Would setting up a national network of ‘health clusters’ enable the life science and pharmaceutical sectors to best develop and manufacture vaccines, diagnostic tests and equipment? Richard Williams explains the why, where who and how.
In a time of deep uncertainty for communities and businesses across the UK, the unprecedented and collaborative government and industry response to the Coronavirus pandemic needs to be recognised.
It’s heart-warming to see so many people and organisations stepping up to join in the national effort to deliver vital supplies in local communities and manufacture much-needed ventilators.
In recent weeks however, we have seen a strain on certain parts of the supply chain, including shipments of personal protective equipment (PPE) for frontline NHS staff and those working in care homes, and much debate around the most effective path to choose to develop and administer a vaccine to COVID-19.
Indeed, government has launched a new vaccine taskforce to find the best way forward. This is in addition to the £250m already pledged to develop a vaccine in the UK.
While the situation continues to develop and although we will sadly experience more dark days before the end of this crisis, minds naturally turn to the future.
How can the life science and pharmaceutical sectors best develop and manufacture the vaccines, diagnostic tests and equipment we need now and in future? How can they set themselves up to be ready to rapidly develop, manufacture and distribute vaccines, treatments and technology for a future pandemic?
The development of ‘health clusters’ – grouping together key academic, health and industrial organisations in strategic locations – could be one solution.
Mirroring the approach of net zero industrial clusters which have been introduced as part of government’s Industrial Strategy, this would involve locating specialist laboratories and manufacturing facilities around existing centres of expertise, such as teaching hospitals and universities.
Health clusters could be developed in specific, strategic UK locations and would be constantly manufacturing vaccines, prescription and non-prescription medicines and equipment for whatever situation might require it.
Importantly, they would be able to scale up quickly should a future pandemic affect the UK and be able to draw upon the expertise already in place.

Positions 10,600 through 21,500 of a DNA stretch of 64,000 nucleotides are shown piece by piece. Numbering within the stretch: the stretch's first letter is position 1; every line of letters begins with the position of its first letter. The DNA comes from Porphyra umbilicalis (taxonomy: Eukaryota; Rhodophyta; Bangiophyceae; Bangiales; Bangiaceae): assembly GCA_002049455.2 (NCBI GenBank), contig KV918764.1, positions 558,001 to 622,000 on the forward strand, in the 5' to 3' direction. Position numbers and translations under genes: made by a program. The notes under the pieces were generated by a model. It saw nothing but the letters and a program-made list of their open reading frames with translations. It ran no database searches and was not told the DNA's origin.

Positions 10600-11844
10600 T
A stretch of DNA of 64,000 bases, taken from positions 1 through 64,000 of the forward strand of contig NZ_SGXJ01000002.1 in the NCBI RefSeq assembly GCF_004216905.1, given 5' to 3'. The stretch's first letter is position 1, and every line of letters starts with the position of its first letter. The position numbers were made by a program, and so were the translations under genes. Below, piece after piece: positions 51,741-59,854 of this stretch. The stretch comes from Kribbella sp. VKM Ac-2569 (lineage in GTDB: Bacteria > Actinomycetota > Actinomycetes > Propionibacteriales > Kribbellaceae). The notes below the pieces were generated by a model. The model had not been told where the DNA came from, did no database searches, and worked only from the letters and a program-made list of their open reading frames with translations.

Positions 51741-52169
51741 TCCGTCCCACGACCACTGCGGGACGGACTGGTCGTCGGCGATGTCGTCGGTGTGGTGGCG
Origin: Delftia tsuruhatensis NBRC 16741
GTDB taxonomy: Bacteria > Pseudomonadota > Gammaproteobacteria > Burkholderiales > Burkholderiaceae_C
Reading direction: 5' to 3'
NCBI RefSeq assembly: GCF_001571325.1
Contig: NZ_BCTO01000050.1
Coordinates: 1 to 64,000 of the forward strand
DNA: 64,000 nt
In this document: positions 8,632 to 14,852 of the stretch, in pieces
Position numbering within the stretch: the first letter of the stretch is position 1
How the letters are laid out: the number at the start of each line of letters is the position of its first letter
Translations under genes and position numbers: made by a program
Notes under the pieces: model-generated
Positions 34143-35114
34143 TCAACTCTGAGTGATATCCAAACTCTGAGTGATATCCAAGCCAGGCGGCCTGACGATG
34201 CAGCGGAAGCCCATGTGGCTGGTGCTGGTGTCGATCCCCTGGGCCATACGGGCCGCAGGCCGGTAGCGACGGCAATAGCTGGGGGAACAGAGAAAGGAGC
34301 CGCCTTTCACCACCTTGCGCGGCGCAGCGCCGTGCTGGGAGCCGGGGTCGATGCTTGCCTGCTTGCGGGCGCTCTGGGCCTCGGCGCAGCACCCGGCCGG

Health clusters would also help to attract major pharmaceutical and life sciences organisations looking to relocate parts of their critical supply chains to the UK.
Where might these health clusters be situated? Cambridge is already home to a world-renowned teaching hospital, a biomedical research centre and AstraZeneca’s global headquarters, while the UK’s Vaccine Manufacturing and Innovations Centre is in Oxford.
The West Midlands is home to research establishments and a diverse manufacturing base, so too the North-West and South Wales with their concentration of research facilities, manufacturing and industry.
All these locations could provide the necessary access to a skilled workforce, higher education and healthcare expertise and suitable transport networks and logistical capability to distribute medicines and equipment quickly when required.
This last point is particularly important. Establishing health clusters in various locations around the country would provide resilience if one area were particularly badly hit by a future pandemic and the workforce infected.
It would also support government’s levelling-up agenda – unleashing the potential of the emerging expertise and businesses in these areas. Moreover, it offers an ideal opportunity to establish the UK as a centre for high-value vaccine and health technology manufacturing.
While conceivable, delivering such clusters would require strategic thinking and cross-sector collaboration. How can we get the right organisations involved, including companies such as Thermo Fisher Scientific which is manufacturing Covid-19 diagnostic kits?
Indeed, how can we get large-scale vaccine manufacturing expertise to relocate back to the UK from countries such as the Netherlands?
The most important thing right now is to focus on overcoming Covid-19; however it’s also critical that the UK thinks further ahead.
Developing health clusters to ensure resilience to future pandemics would require a well-thought-out strategy from both national government, local authorities and the private sector, and there really is no time to lose in considering how to take this approach forward.
And, as with net zero industrial clusters, planners and engineers have a key part to play.
Richard Williams is regional director for industry at engineering and professional services consultancy WSP.
*All images courtesy of Shutterstock